Can you see danger ahead?
In Financial Risk Outlook 2004, the regulator has urged that people carefully consider the level of debt they take on while commentators predict rising interest rates and continued low levels of inflation.
Are you in debt? Are you aware of the long term implications of your situation? This is your chance to have your say.
Click here to find an e-mail form.
I am concerned that nothing has changed in respect of the regulations for early settlement of loans. I believe there is, or was, a government review of the Rule of 78, the way in which early repayment is calculated.
Has this resulted in any changes? At present the charges are so high for early resettlement that there is no incentive to repay early.
So the FSA regulator you interviewed thinks that cash is not likely to be a successful strategy over the long term. I don't think so.
In December 1983 I started an endowment plan to cover my first ever mortgage. The projection says that assuming a 5.2% rate I could expect to get back £39,354.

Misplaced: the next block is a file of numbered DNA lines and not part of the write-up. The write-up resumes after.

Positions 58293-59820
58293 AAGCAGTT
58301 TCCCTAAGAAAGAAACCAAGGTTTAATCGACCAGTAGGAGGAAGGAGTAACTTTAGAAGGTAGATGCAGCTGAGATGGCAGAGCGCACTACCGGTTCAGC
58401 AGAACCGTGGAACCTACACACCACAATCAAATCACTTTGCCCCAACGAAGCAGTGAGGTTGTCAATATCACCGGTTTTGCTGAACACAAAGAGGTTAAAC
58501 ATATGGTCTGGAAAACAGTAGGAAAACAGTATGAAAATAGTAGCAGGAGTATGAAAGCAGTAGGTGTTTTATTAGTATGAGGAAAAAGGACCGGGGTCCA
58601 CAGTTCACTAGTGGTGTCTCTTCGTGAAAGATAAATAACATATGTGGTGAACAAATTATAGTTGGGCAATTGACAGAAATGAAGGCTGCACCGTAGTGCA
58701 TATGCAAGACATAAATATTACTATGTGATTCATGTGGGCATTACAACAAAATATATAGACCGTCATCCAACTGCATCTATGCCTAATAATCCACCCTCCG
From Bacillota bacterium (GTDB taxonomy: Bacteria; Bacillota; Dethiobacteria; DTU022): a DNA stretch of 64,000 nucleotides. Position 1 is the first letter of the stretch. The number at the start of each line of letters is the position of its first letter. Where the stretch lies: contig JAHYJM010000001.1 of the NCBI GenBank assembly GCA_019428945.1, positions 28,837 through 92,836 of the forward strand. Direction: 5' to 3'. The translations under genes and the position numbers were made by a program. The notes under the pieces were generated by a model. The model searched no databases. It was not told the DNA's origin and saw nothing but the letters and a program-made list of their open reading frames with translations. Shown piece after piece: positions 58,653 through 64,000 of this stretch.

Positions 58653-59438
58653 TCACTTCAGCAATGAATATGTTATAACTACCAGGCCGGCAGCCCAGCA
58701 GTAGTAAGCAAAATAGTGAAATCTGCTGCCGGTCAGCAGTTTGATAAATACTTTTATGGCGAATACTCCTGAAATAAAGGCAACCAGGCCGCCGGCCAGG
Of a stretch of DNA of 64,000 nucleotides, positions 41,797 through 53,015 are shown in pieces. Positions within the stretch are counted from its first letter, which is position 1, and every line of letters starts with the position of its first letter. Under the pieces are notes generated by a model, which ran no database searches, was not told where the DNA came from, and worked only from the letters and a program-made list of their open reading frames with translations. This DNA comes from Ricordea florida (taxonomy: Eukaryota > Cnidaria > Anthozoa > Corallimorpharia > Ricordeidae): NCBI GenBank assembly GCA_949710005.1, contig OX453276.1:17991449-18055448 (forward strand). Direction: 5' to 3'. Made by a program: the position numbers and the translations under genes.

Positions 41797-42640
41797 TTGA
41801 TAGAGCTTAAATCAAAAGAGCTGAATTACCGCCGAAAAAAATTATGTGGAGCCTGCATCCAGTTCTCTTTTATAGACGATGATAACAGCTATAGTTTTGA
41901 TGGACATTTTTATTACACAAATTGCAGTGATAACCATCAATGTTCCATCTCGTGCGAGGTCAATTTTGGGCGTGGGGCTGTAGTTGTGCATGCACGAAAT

In December 2003 the FSA ordered the insurer to sell all the investments and put them in fixed rate bonds as the fund was insolvent. The insurer wrote to me saying there would be no more bonuses applied to the policy, which now stands at £16,258.
I don't know what the average interest rate on building society accounts has been over the last 20 years, but my guess is it is well above the 5.2% estimated at the outset of my policy, and considerably above the level I have actual received, 3.6%.
I am sorry Mr regulator but I for one am not putting any more money into so-called investment schemes when I can safely put it in the bank.
What is the point in warning people about the danger of overspending when we have a government encouraging young folk to notch up enormous levels of undergraduate, graduate, and failed-to-graduate debt? Not to worry: keep buying lottery tickets!
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BBC Radio 4's Money Box was broadcast on Saturday, 24 January, 2004 at 1200 GMT.